Before the pandemic, violence was, along with unemployment, corruption and the economy, one of Latin Americans’ major concerns, becoming one of the issues that was gaining increasing relevance on the regional political and governmental agendas. Most recent data from the UN Global Study on Homicide indicate that Latin America and the Caribbean is one of the world’s regions with the highest homicide rate due to the endless Cycle of Violence.
The region also shows very high rates of violence produced in the private sphere. Violence characterized by homicides prevails, whereas self-directed violence, such as suicides, or collective violence, such as wars and terrorism, doesn’t. Therefore, it is a type of violence associated with drug trafficking and organized groups.
Violence has skyrocketed in the 21st century
The incidence of this type of interpersonal violence increased considerably in the mid-1980s and early 1990s. However, in the beginning of the 21st century, its growth has been greater than that of the previous century. In the last two decades, the average homicide rate in the region rose by more than 80%, with the greatest acceleration occurring in the past decade.
Prior to the pandemic, homicide deaths had continued to increase, especially in countries such as El Salvador, Guatemala and Mexico, and decreased in other countries, including Argentina, Colombia and Honduras. During the pandemic, the types of domestic violence against women increased alarmingly, as did sexual violence, cybercrime and property theft. Thus, it is possible to observe a paradigm shift in the region’s violence.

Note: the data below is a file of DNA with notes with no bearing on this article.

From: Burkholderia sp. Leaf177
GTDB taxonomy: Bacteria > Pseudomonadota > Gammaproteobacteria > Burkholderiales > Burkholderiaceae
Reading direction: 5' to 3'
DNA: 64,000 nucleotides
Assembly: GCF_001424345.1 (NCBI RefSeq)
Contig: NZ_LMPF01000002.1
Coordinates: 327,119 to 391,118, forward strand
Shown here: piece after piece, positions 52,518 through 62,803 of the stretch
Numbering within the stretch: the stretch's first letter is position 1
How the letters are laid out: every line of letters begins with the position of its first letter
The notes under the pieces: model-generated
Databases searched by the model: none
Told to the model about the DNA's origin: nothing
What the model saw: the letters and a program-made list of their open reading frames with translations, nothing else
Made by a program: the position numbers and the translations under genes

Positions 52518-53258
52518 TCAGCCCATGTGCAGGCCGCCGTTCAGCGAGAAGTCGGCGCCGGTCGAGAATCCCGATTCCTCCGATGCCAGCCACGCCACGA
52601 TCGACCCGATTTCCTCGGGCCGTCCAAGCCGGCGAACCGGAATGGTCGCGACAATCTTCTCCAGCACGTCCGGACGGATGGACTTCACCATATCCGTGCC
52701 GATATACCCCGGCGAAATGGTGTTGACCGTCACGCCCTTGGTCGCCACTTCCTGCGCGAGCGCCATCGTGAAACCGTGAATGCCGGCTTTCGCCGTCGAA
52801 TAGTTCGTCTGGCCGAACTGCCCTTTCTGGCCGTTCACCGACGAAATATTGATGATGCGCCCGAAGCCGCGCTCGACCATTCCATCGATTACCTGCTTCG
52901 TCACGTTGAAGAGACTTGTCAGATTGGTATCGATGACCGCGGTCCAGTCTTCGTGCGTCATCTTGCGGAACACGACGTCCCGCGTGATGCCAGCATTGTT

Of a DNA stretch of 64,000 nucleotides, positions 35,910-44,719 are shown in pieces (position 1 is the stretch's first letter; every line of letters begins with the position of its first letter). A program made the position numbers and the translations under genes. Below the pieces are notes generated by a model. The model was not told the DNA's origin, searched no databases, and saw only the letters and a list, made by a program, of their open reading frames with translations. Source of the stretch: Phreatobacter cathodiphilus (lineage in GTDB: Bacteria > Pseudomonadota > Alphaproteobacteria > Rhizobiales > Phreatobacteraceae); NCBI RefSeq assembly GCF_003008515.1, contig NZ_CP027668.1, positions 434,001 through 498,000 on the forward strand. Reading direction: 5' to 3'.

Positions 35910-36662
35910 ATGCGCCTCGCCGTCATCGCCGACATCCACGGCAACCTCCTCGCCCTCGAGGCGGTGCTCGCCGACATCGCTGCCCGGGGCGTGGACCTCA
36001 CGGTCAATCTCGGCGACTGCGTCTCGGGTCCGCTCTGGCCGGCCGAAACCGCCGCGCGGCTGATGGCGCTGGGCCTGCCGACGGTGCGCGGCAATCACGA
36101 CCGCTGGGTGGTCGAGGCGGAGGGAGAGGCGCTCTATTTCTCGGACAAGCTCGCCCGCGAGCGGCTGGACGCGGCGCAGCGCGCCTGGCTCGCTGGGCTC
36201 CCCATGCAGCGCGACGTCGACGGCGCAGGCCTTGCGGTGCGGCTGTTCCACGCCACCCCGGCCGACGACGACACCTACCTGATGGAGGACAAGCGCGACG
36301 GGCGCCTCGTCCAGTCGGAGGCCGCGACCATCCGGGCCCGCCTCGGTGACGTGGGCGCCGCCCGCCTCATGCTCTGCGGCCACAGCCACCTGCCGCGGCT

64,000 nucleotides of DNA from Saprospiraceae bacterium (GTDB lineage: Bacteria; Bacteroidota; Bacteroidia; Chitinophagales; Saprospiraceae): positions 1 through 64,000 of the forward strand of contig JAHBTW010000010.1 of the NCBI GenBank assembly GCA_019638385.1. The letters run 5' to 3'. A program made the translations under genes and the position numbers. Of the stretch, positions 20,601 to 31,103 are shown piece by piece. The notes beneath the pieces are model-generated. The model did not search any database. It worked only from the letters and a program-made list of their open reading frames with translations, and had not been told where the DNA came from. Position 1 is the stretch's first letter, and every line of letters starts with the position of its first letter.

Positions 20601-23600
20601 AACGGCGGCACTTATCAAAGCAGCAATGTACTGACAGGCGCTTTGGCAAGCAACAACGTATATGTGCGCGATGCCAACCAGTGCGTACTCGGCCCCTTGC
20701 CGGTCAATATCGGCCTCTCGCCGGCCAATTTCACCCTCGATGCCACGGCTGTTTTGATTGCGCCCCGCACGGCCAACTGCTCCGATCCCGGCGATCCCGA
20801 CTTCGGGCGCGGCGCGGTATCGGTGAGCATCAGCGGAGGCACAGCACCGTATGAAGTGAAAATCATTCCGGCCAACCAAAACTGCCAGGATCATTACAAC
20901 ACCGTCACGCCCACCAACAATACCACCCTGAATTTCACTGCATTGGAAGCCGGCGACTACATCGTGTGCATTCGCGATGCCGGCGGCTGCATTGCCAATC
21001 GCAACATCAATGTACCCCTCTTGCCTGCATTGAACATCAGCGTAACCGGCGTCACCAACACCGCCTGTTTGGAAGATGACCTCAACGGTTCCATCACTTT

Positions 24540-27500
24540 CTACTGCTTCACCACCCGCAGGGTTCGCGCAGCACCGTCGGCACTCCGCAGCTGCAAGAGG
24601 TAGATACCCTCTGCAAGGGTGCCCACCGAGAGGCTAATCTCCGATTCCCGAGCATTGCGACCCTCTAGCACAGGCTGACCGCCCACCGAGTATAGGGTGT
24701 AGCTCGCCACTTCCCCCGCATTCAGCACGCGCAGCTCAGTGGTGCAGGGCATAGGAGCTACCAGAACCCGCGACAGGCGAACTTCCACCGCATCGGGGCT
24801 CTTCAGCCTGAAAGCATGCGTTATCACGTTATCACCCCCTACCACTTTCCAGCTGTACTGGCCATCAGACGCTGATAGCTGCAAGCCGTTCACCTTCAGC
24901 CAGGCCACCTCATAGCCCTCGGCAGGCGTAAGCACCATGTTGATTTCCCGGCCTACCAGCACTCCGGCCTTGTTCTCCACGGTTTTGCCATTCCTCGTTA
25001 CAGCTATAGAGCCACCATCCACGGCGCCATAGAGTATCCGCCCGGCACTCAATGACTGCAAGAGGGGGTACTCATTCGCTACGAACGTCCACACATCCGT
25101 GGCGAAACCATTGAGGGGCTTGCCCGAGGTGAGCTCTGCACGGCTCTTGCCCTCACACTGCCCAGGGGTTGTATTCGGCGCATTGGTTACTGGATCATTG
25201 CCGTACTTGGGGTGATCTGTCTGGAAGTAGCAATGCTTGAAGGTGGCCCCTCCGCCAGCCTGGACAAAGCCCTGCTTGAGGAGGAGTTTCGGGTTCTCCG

The causes of violence can be attributed to multiple factors, which increase the complexity of its analysis and, consequently, makes it more difficult to combat. On the one hand, the increase in violence in recent decades has been attributed to macro-level factors, including the high proportion of young people without a job, poor economic performance, high inequality and poverty. On top of this is the remarkable growth of drugs and arms trafficking, associated with globalization and organized crime.
On the other hand, it is possible that the combination of macro factors, such as the economic rebound, and government actions with the aim to reduce the violence, explain the drop in homicide rates in some of the region’s countries. However, there is no compelling evidence to attribute this reduction in violence levels to specific variables or changes at a systemic level.
In addition to macro-level changes linked to the increase in violence, there are institutional, community and individual factors that are also associated with the high prevalence of violence in the region. These include a fragile justice system and weakened anti-corruption law enforcement institutions. There are also situational factors that trigger violence. In these factors, social control institutions, including the police and the judicial apparatus, play a central role in reducing violence at a community level.
In Latin America, these institutions enjoy minimal trust, which reflects the state’s capacity to provide justice and institutional performance. This supposes the capacity to process demands for justice and the application of the rule of law to society’s needs.
The importance of trust in the judicial system essentially depends on observable elements, such as the receipt of legal complaints, on society’s perception of violence and the achievement of justice within the system. Therefore, trust is essential between these types of institutions and in their relationship with the victims that require justice.
Understanding this is key for all Latin American societies, in which, at least a third of the population, has been a victim of some criminal act. All this becomes even more relevant for the establishment of stabilization processes for democracy and the rule of law, which continue to be a pending issue in the region.
*Translation from Spanish by Ricardo Aceves
Photo by Jesús Villaseca Pérez. at Foter.com / CC BY-NC-SA